Countess of Chester Hospital, where nurse Lucy Letby committed her murders, may change its name

Countess of Chester Hospital, where nurse Lucy Letby committed her murders, may change its name


The name of the hospital where nurse Lucy Letby killed her victims, the Countess of Chester Hospital, may change.

The Princess of Wales is the current countess, therefore it is a royal title, although the King is unlikely to object.

The hospital, originally opened as a division of the Cheshire Lunatic Asylum in 1829, changed its name to the Countess of Chester in 1984 when Princess Diana, who was the countess at the time, attended the inaugural ceremony.

Portly TV host Eamonn Holmes briefs his GB News audience about Spain’s La Furia Roja (Red Fury) defeating the Lionesses: ‘What’s so sad? It was a football match.

‘They lost it. That was it, move on. I was more disappointed in Manchester United’s abysmal display against Spurs on Saturday.’


Ever after Holmes OBE was let go by ITV in 2022, he has grown increasingly vocal.

Prince William hasn’t benefited from his choice to boycott the Lionesses in the World Cup final.

Both Infanta Sofia and Queen Letizia of Spain were in attendance.

Although Australia and England, the other semi-finalists, all have royal families, William was hesitant to interrupt his summer vacation.

Since watching the Wimbledon men’s final a month ago, he and Kate haven’t been in public.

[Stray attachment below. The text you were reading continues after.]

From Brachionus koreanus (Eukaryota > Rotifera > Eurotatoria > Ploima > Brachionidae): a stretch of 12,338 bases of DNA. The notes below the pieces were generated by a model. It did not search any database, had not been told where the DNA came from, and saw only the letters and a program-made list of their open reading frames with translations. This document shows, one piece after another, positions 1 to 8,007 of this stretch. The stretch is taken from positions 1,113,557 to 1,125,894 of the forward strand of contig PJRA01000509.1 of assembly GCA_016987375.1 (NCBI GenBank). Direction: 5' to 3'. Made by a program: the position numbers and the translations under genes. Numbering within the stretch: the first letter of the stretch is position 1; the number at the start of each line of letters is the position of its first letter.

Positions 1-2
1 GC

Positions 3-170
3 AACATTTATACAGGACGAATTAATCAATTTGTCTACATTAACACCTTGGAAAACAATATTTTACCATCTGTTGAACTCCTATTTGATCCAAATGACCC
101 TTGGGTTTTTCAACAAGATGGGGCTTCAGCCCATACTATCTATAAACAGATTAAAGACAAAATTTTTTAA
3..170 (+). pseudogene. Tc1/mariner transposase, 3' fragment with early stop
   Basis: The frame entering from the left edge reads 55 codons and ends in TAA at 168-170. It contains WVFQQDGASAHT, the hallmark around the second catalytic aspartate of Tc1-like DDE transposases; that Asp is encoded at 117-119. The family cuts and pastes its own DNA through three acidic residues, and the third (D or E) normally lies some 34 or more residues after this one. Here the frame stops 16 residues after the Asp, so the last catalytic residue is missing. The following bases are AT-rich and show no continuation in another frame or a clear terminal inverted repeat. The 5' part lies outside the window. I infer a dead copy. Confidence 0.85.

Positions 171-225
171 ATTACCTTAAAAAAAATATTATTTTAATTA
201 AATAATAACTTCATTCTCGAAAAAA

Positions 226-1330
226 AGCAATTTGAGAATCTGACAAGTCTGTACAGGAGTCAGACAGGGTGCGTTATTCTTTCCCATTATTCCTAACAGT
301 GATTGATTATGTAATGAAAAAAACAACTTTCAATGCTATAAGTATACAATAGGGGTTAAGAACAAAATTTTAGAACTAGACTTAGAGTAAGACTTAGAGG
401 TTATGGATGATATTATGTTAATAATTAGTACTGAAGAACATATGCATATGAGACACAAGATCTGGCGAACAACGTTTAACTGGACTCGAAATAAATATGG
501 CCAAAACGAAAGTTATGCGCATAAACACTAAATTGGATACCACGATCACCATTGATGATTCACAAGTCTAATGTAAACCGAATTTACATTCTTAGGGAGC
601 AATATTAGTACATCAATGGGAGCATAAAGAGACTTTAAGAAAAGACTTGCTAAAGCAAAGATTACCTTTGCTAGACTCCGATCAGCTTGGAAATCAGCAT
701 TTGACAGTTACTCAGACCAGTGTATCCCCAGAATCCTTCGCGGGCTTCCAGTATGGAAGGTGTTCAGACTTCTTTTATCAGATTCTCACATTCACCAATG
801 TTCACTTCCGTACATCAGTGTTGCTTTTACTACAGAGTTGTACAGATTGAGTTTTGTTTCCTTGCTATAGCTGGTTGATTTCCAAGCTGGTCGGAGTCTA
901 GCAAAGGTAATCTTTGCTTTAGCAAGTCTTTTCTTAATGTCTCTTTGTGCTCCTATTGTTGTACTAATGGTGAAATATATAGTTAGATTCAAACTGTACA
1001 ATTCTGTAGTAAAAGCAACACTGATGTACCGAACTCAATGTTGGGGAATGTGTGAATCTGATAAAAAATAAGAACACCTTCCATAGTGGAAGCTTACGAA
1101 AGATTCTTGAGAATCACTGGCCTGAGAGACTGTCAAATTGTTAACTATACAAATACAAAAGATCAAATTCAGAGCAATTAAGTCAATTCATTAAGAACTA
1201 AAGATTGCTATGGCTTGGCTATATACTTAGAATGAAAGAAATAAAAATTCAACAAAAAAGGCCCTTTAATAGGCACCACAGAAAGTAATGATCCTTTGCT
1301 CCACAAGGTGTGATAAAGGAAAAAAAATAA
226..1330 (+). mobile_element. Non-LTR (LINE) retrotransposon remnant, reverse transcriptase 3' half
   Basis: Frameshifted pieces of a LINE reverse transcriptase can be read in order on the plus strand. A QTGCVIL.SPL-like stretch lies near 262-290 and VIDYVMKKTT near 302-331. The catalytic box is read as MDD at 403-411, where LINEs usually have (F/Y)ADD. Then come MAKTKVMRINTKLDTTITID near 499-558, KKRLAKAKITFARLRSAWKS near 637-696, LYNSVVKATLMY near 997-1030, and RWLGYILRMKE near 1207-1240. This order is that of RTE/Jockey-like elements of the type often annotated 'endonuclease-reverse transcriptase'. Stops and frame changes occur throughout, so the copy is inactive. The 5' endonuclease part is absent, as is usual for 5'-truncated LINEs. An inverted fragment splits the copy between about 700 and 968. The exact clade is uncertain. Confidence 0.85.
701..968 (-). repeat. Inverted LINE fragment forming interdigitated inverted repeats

After Lucy Letby chose not to show up for her sentence, the government once again pledged to reform the legislation.

Why the hesitation? Within a month, three Northern Ireland-related bills from this year obtained royal assent.

Another spanned five weeks and was about rights for those with British nationality.

Nine accelerated Bills, including the King’s modifications to counsellors of state, were passed last year; they took a week to complete.

Although the Tories do not see Sir Keir Starmer, the head of Labour, as an inducement, he has said that he would accept a modification in the legislation.


The late Sir Michael Parkinson once reviewed their worst interviewees with colleagues TV interviewers Alan Whicker and David Frost.

On a sheet of paper, they consented to sign their names.

Thor Heyerdahl, well-known for his 1947 Kon-Tiki journey, in which he travelled 5,000 miles across the Pacific Ocean on a hand-built raft from South America to the Tuamotu Islands, was the subject of each of their letters.

We all came to the conclusion that he wouldn’t make the best crewmate, Parky recounted.

Nevertheless, in 2002, the Norwegian government gave Heyerdahl a state burial in the Oslo Cathedral as a mark of respect.


In Backpass, the football magazine, Laurie Sivell, a renowned custodian from the 1970s and 1980s, recalls how his Ipswich Town manager, Bill McGarry, attempted to address the issue of his modest 5ft 8in height: ‘He’d have me hanging from the rafters under the stand after training.’

‘It gained me an inch but also meant I had the longest arms of anyone in British football!’

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